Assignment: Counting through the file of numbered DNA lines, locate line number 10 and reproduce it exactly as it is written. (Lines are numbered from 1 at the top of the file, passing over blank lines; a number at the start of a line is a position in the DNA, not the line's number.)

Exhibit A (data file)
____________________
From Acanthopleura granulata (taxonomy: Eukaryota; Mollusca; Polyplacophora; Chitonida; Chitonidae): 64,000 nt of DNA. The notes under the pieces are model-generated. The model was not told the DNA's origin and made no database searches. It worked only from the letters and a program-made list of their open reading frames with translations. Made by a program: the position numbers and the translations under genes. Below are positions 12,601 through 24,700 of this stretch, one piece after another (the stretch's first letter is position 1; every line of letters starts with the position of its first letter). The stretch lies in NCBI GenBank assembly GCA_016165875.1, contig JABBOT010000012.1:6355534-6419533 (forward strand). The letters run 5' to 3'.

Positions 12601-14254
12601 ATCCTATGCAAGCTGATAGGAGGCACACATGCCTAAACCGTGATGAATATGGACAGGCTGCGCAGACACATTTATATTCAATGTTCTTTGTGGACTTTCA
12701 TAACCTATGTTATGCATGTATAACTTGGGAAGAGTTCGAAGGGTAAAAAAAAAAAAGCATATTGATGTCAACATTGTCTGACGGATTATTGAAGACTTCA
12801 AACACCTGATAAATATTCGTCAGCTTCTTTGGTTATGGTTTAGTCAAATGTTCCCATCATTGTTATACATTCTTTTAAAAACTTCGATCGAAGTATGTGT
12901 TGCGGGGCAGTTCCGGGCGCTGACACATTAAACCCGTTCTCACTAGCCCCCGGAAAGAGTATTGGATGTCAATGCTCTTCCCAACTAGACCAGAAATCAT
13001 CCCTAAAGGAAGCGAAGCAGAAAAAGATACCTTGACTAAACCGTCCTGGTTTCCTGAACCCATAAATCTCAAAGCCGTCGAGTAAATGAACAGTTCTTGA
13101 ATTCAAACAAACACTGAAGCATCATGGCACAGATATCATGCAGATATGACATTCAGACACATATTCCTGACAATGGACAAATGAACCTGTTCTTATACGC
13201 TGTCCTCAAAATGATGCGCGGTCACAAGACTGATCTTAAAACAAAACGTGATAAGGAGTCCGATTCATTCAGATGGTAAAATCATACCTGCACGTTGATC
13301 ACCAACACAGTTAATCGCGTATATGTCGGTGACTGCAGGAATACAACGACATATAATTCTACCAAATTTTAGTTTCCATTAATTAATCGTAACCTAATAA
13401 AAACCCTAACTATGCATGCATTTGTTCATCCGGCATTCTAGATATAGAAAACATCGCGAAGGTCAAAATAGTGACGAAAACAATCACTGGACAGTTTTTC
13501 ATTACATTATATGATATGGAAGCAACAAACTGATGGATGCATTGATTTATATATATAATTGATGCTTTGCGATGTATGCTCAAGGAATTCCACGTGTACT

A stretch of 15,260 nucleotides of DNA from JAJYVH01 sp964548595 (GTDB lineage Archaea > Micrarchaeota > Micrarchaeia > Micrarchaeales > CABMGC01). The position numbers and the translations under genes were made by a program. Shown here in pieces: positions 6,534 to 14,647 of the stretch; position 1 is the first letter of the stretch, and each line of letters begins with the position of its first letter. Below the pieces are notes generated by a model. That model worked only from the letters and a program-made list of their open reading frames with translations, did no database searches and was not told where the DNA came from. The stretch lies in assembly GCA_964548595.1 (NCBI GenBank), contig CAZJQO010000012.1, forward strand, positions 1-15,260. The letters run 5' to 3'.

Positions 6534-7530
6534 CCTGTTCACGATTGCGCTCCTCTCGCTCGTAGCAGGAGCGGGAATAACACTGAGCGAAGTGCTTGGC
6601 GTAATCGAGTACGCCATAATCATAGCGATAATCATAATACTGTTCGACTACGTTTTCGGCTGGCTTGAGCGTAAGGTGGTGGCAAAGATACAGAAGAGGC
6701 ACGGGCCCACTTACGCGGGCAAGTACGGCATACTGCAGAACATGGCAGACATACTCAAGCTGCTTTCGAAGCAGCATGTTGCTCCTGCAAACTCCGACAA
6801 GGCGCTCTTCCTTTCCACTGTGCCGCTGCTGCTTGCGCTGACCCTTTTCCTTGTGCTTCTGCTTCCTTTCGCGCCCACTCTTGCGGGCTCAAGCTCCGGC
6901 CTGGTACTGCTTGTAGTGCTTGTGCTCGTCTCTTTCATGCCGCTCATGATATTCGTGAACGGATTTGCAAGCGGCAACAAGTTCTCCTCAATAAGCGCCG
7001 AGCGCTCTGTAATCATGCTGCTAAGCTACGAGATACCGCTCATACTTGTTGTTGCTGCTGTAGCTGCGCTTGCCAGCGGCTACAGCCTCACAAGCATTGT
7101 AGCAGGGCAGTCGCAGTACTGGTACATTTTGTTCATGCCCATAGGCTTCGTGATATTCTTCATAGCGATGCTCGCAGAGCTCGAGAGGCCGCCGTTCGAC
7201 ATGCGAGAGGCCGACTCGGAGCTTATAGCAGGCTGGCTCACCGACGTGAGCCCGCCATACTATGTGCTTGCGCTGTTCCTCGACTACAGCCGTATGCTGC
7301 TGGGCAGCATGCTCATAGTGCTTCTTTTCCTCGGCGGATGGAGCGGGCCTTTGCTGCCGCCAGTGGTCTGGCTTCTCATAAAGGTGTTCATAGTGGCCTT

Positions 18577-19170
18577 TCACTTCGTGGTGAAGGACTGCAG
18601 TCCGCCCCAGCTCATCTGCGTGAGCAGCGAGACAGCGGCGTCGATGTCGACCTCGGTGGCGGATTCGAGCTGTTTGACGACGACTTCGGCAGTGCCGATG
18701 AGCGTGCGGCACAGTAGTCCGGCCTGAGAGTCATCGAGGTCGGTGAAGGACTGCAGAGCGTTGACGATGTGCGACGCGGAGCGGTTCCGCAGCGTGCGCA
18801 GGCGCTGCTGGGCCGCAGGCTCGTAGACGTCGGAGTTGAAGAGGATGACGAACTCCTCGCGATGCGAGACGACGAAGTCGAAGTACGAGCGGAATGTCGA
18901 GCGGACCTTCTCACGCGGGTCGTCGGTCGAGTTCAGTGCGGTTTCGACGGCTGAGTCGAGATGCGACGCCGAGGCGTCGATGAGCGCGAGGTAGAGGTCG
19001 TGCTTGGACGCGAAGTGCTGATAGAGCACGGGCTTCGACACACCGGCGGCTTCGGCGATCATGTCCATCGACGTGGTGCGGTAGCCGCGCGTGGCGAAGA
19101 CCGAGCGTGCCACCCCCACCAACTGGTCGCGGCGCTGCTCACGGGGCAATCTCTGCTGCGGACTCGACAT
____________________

13301 ACCAACACAGTTAATCGCGTATATGTCGGTGACTGCAGGAATACAACGACATATAATTCTACCAAATTTTAGTTTCCATTAATTAATCGTAACCTAATAA